## ABC model choice by random forests [guest post]

Posted in Statistics, University life, pictures, R with tags , , , , , , , , , , on August 11, 2014 by xi'an

[Dennis Prangle sent me his comments on our ABC model choice by random forests paper. Here they are! And I appreciate very much contributors commenting on my paper or others, so please feel free to join.]

This paper proposes a new approach to likelihood-free model choice based on random forest classifiers. These are fit to simulated model/data pairs and then run on the observed data to produce a predicted model. A novel “posterior predictive error rate” is proposed to quantify the degree of uncertainty placed on this prediction. Another interesting use of this is to tune the threshold of the standard ABC rejection approach, which is outperformed by random forests.

The paper has lots of thought-provoking new ideas and was an enjoyable read, as well as giving me the encouragement I needed to read another chapter of the indispensable Elements of Statistical Learning However I’m not fully convinced by the approach yet for a few reasons which are below along with other comments.

Alternative schemes

The paper shows that random forests outperform rejection based ABC. I’d like to see a comparison to more efficient ABC model choice algorithms such as that of Toni et al 2009. Also I’d like to see if the output of random forests could be used as summary statistics within ABC rather than as a separate inference method.

Posterior predictive error rate (PPER)

This is proposed to quantify the performance of a classifier given a particular data set. The PPER is the proportion of times the classifier’s most favoured model is incorrect for simulated model/data pairs drawn from an approximation to the posterior predictive. The approximation is produced by a standard ABC analysis.

Misclassification could be due to (a) a poor classifier or (b) uninformative data, so the PPER aggregrates these two sources of uncertainty. I think it is still very desirable to have an estimate of the uncertainty due to (b) only i.e. a posterior weight estimate. However the PPER is useful. Firstly end users may sometimes only care about the aggregated uncertainty. Secondly relative PPER values for a fixed dataset are a useful measure of uncertainty due to (a), for example in tuning the ABC threshold. Finally, one drawback of the PPER is the dependence on an ABC estimate of the posterior: how robust are the results to the details of how this is obtained?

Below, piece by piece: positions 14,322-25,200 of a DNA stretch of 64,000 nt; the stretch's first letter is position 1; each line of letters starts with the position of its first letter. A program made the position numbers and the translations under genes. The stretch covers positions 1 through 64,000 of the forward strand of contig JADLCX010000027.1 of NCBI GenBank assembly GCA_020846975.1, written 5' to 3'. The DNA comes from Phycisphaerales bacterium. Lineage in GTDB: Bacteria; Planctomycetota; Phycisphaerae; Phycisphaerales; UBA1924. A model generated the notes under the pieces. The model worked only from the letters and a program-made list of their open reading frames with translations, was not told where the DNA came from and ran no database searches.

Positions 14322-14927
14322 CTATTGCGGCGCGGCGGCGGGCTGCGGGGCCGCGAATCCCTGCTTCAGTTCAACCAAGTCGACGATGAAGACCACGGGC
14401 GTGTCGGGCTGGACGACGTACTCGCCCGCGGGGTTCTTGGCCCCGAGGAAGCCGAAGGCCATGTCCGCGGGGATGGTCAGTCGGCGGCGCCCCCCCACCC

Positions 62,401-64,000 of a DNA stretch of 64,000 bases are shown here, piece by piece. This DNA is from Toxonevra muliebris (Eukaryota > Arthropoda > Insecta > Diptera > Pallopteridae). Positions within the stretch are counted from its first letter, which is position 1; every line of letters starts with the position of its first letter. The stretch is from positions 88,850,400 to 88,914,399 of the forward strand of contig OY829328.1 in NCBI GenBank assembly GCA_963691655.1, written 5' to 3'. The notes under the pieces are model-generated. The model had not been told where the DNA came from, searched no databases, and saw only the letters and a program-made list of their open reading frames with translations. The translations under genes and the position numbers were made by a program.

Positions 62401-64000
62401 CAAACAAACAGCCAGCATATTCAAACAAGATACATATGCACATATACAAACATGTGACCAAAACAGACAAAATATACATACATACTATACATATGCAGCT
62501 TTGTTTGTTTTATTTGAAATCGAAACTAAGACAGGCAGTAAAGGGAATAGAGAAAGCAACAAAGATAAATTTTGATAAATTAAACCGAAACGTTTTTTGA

Classification

This paper illustrates an important link between ABC and machine learning classification methods: model choice can be viewed as a classification problem. There are some other links: some classifiers make good model choice summary statistics (Prangle et al 2014) or good estimates of ABC-MCMC acceptance ratios for parameter inference problems (Pham et al 2014). So the good performance random forests makes them seem a generally useful tool for ABC (indeed they are used in the Pham et al al paper).

## ABC model choice by random forests

Posted in pictures, R, Statistics, Travel, University life with tags , , , , , , , , , , , , , on June 25, 2014 by xi'an

After more than a year of collaboration, meetings, simulations, delays, switches,  visits, more delays, more simulations, discussions, and a final marathon wrapping day last Friday, Jean-Michel Marin, Pierre Pudlo,  and I at last completed our latest collaboration on ABC, with the central arguments that (a) using random forests is a good tool for choosing the most appropriate model and (b) evaluating the posterior misclassification error rather than the posterior probability of a model is an appropriate paradigm shift. The paper has been co-signed with our population genetics colleagues, Jean-Marie Cornuet and Arnaud Estoup, as they provided helpful advice on the tools and on the genetic illustrations and as they plan to include those new tools in their future analyses and DIYABC software.  ABC model choice via random forests is now arXived and very soon to be submitted…